GS: Obviously, the current massively multiplayer online landscape is very competitive--Brian Farrell stated last June that, at the time, working on a game that would be "something competitive [with World of Warcraft]...would be misguided for anyone, including THQ." Tell us how THQ and Games Workshop intend to tackle the task of bringing a new massively multiplayer online game into this market.

KF: We think World of Warcraft has done a great job of establishing the MMO market. We have seen tremendous growth in the space over the past five or so years. That said, we believe there is plenty of opportunity that lies ahead both in terms of developing innovative new gameplay mechanics and continuing to expand the user base. Combine that with the built-in popularity and richness of the Warhammer 40,000 universe, and we feel very confident in our competitive position.

AJ: Actually, I think Kelly says it all here--we believe very strongly that the Warhammer 40,000 intellectual property delivers opportunities for unique and innovative gameplay in the MMO space, and the fact that WOW has grown the marketplace can only be a good thing for all of us.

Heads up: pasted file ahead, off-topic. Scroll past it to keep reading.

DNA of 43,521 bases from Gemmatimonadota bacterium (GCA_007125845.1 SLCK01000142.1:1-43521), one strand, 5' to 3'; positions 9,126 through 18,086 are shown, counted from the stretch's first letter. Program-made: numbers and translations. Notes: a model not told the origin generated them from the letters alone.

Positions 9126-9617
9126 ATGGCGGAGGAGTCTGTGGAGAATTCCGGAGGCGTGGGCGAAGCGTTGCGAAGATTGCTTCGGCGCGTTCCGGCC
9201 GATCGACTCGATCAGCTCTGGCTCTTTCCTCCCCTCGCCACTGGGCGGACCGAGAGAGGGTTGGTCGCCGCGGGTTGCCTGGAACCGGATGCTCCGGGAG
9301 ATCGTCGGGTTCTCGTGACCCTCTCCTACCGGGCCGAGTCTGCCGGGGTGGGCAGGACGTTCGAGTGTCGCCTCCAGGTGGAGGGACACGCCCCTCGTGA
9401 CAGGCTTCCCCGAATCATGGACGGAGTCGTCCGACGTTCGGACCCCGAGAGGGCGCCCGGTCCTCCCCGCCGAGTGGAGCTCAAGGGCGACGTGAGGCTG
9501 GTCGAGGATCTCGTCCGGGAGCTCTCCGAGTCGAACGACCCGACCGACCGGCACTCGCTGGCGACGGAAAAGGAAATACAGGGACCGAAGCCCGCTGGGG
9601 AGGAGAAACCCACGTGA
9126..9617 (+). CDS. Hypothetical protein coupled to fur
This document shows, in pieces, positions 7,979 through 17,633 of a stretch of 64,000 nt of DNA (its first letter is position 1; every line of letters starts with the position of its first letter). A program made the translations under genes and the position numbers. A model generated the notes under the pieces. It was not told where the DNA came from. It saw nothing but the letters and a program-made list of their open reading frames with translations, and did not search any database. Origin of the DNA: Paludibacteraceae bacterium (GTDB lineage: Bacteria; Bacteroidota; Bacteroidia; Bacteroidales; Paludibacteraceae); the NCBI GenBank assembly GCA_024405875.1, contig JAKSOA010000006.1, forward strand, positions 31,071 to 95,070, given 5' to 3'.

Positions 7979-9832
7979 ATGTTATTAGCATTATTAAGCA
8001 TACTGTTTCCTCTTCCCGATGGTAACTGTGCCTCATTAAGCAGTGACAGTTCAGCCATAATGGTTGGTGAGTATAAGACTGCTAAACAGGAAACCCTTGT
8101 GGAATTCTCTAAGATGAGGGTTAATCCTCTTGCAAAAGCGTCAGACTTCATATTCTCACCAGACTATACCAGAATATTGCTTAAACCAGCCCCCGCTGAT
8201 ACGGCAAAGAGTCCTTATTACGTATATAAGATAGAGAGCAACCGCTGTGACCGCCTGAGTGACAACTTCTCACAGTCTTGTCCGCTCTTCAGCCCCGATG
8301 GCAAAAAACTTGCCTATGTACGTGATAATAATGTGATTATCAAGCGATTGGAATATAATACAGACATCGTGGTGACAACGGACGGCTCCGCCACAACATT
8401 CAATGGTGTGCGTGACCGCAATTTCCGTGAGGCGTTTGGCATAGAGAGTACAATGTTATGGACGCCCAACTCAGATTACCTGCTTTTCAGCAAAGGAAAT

GS: Our next question concerns another Games Workshop IP that's already being used to create a massively multiplayer online game, namely Warhammer Fantasy Role Play for EA Mythic's Warhammer Online. Is there any concern at Games Workshop about creating a massively multiplayer online game that can gather a strong following without cutting into Warhammer Online's audience?

KF: I can't speak for Games Workshop, but based on the data we have seen at THQ, each franchise has its own, distinct following. Of course, 40,000 is the stronger of the two properties--I mean what could be better than a Grim Reaper beheading an Orkish Squiggoth?